4 Examples Of Innovative Companies That Work And 1 Example That Doesn’t (Part III)

innovative companies

Read Part I here and Part II here.


Actively listening to employees is one of the characteristics of human leadership. Delivering and receiving feedback is massively ingrained in Facebook DNA. Delivering feedback is not just encouraged; it is required. Facebook trains employees on how to share feedback effectively using its internal method, which consists of three parts:

  1. State a fact
  2. Share your story
  3. Make an ask

Feedback gets delivered to both subordinates and supervisors. Hierarchy does not matter, and senior leaders can receive feedback from employees several levels below them. Feedback is not meant to hurt or break down people. Feedback at Facebook is intended to expose employees to new viewpoints.

With this feedback culture, Zuckerberg aims to show that all employees' voices are heard and to ensure that new product ideas are shared with leadership regardless of who developed them. Zuckerberg sees the feedback culture similar to the way Bezos uses the six-page memos. Facebook must continuously invent, and feedback is an internal priority. Kantrowitz describes it as follows:

"The company invents, improves, and invents some more. At Amazon, it's always Day One. Facebook, as the internal saying goes, is 1 percent done."

Both Bezos and Zuckerberg are open to new ideas, no matter the origin of those ideas. Zuckerberg is always listening and learning, which is why he has instituted four ways of obtaining information: Friday Q&As, Facebook's internal groups, inner circle, and product reviews. These channels offer everyone at the company an opportunity to bring up new invention ideas directly to Zuckerberg. Kantrowitz observes that Zuckerberg surrounds himself with disagreeable givers, who share what they really think, not what they think someone wants to hear.

AI has played a significant role at Facebook over the past several years in a way that is unique to Facebook. As Facebook was repeatedly criticized for not doing enough to stop hate speech, violence, and bullying on its platform, it started to hire more content reviewers to moderate Facebook content. However, with tens of billions of things posted on Facebook every day, it was physically impossible to remove all harmful messages without AI and machine learning.

Facebook's algorithms have been highly effective at reducing execution work for its employees in managing the platform. The company has now started to use AI in some of its back-office functions, such as HR.

Compensation at Facebook is entirely formulaic. An algorithm determines employees' pay, bonus, equity grants, and other performance compensation. Using AI has removed bias that is often inherent when individuals have discretion over certain decisions. Facebook's head of HR feels that the new process is much more objective. "This compensation technology further cuts down execution work and makes room for ideas."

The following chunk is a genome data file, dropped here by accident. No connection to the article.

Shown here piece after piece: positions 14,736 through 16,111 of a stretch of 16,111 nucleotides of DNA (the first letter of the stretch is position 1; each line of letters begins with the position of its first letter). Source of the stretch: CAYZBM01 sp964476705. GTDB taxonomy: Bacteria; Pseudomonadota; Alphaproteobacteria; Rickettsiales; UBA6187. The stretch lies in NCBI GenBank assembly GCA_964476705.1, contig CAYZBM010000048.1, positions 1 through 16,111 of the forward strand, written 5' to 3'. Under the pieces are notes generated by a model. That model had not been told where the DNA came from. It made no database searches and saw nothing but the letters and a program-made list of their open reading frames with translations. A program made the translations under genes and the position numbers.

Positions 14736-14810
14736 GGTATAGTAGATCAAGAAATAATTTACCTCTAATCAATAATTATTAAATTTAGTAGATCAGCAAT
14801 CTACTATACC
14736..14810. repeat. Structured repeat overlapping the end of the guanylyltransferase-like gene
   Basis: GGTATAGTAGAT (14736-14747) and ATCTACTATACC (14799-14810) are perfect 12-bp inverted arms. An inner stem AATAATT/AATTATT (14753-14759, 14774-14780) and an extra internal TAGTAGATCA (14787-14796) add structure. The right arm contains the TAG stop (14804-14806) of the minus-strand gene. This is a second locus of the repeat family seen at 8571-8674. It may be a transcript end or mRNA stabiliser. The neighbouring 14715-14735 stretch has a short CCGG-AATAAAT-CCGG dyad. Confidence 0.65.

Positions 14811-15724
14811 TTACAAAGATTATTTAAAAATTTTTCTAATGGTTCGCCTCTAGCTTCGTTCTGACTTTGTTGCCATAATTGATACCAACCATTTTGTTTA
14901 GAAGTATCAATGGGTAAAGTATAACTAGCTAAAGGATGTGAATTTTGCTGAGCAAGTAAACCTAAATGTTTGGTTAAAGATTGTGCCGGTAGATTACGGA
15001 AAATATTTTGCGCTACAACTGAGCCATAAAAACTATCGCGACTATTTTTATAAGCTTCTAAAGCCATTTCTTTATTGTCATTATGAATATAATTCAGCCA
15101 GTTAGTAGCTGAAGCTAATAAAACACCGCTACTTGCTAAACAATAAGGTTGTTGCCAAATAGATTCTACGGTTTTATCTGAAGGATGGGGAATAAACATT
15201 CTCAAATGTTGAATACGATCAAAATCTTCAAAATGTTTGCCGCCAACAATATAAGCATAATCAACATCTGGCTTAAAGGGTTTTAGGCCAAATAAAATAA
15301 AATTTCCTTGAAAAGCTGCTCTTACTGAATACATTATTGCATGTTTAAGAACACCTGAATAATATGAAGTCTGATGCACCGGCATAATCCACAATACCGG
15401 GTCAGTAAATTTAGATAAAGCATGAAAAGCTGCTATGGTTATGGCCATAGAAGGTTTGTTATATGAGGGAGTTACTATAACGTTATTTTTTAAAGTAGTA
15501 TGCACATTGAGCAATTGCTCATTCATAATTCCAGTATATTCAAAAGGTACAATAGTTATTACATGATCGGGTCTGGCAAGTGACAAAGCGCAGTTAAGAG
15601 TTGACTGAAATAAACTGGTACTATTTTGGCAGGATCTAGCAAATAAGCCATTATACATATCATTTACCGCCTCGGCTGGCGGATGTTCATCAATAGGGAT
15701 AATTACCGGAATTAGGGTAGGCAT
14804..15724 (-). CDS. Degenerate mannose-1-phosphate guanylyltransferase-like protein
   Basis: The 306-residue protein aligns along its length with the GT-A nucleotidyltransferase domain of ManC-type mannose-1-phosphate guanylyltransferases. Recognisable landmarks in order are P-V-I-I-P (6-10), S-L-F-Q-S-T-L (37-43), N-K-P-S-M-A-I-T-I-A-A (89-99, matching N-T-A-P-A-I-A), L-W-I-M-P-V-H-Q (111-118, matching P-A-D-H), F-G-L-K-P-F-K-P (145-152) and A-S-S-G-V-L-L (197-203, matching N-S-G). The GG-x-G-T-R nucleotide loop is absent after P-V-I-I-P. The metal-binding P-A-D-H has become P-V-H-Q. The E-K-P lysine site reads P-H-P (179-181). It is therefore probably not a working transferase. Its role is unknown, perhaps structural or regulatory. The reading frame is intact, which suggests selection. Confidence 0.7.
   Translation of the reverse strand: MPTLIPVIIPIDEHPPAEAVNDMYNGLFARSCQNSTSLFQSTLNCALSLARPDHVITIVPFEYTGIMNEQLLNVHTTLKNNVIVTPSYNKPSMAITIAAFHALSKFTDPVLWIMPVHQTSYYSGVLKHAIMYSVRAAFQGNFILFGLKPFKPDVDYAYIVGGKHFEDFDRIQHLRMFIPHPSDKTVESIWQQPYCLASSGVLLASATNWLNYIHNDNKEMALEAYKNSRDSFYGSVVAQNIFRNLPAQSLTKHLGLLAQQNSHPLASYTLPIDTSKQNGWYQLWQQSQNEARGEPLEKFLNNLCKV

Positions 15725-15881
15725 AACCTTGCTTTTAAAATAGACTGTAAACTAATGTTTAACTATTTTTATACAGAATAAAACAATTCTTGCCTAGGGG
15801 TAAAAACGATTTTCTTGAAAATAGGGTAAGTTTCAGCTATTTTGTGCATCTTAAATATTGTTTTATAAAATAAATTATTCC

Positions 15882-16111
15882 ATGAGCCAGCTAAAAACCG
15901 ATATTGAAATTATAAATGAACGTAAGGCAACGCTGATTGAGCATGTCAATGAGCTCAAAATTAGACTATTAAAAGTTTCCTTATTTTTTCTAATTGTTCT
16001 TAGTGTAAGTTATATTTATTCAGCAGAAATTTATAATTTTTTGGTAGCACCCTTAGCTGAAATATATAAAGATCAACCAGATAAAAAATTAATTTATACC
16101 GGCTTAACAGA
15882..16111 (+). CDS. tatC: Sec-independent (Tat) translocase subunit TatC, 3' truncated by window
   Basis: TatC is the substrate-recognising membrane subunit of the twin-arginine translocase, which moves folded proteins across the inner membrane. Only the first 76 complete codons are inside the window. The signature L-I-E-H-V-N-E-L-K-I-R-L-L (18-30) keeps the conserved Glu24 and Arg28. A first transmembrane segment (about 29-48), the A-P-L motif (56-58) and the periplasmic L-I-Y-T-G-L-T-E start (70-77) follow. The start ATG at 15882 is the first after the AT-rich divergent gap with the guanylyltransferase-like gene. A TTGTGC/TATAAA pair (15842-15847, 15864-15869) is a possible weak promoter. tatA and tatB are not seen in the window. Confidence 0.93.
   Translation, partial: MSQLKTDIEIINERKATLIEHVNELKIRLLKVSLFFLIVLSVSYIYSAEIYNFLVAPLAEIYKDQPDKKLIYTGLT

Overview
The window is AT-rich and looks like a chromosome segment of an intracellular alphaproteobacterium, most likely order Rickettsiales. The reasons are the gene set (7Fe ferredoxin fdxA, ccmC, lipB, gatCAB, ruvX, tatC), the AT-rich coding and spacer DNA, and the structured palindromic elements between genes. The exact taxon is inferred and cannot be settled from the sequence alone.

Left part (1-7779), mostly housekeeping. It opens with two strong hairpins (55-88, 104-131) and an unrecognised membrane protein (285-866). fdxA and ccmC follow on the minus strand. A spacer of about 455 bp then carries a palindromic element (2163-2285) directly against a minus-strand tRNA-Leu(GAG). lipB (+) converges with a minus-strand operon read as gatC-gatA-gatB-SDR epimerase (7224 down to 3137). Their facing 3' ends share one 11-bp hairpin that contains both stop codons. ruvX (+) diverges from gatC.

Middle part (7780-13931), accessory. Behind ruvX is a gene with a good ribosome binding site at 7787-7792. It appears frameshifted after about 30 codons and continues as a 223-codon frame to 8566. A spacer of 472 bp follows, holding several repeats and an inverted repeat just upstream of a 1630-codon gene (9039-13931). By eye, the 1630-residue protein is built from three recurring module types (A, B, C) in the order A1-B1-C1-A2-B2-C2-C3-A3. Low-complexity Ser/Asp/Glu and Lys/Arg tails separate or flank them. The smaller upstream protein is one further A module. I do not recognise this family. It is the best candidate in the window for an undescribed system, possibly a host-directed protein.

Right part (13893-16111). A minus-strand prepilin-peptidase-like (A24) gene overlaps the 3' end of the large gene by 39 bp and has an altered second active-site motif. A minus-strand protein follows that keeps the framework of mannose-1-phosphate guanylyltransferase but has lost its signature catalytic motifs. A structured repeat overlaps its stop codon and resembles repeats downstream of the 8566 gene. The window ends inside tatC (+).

Collaboration is a big part of the Engineer's Mindset, and few companies collaborate better than Google. Their communication tools have "turned Google into one of the most collaborative companies on earth, linking its employees in a collective consciousness and breaking down the typical boundaries between divisions," proclaims Kantrowitz.

Google's internal communication tools have enabled the organization to reinvent itself many times as consumer preferences changed over the years and new competitors entered the space. Various tools on Google Drive initiate collaboration inside the documents, making it easier to work together, share opinions, and avoid version control issues. Google's communication tools reduce execution work and create space for new ideas.

Pichai embodies the Engineer's Mindset in his role as a facilitator of innovation. He ensures that ideas can flow freely, sets clear objectives, and eliminates barriers between groups. As the final step, he minimizes his presence to spark collaboration. He gives teams sufficient leeway in building products and empowers the rank and file to make decisions.

Similar to Amazon and Facebook, Google has been investing heavily in AI. This process started early before a clear business outcome could be observed. Now, they are focusing their AI research on computer vision, natural language understanding, and voice recognition. Pichai has directed the company to adopt an "AI first" mindset and incorporate AI into products at every opportunity. Google already sees positive results from this directive as products have become smarter, more aware of each other, and better at understanding the people interacting with the tools.

Pichai recognizes that some people fear what AI can do for humanity. As Google continues to embed AI into its products, Pichai released the AI Principles to show Google's commitment to developing AI technology responsibly and to establish parameters for when AI would not be used. Pichai stated objectives for AI are to:

  1. Be socially beneficial
  2. Avoid creating or reinforcing unfair bias
  3. Be built and tested for safety
  4. Be accountable to people
  5. Incorporate privacy design principles
  6. Uphold high standards of scientific excellence
  7. Be made available for uses that accord with these principles

AI would not be used to cause harm, function as weapons, gather information for surveillance in violation of international standards, or breach other international laws and human rights.

Part IV to follow…

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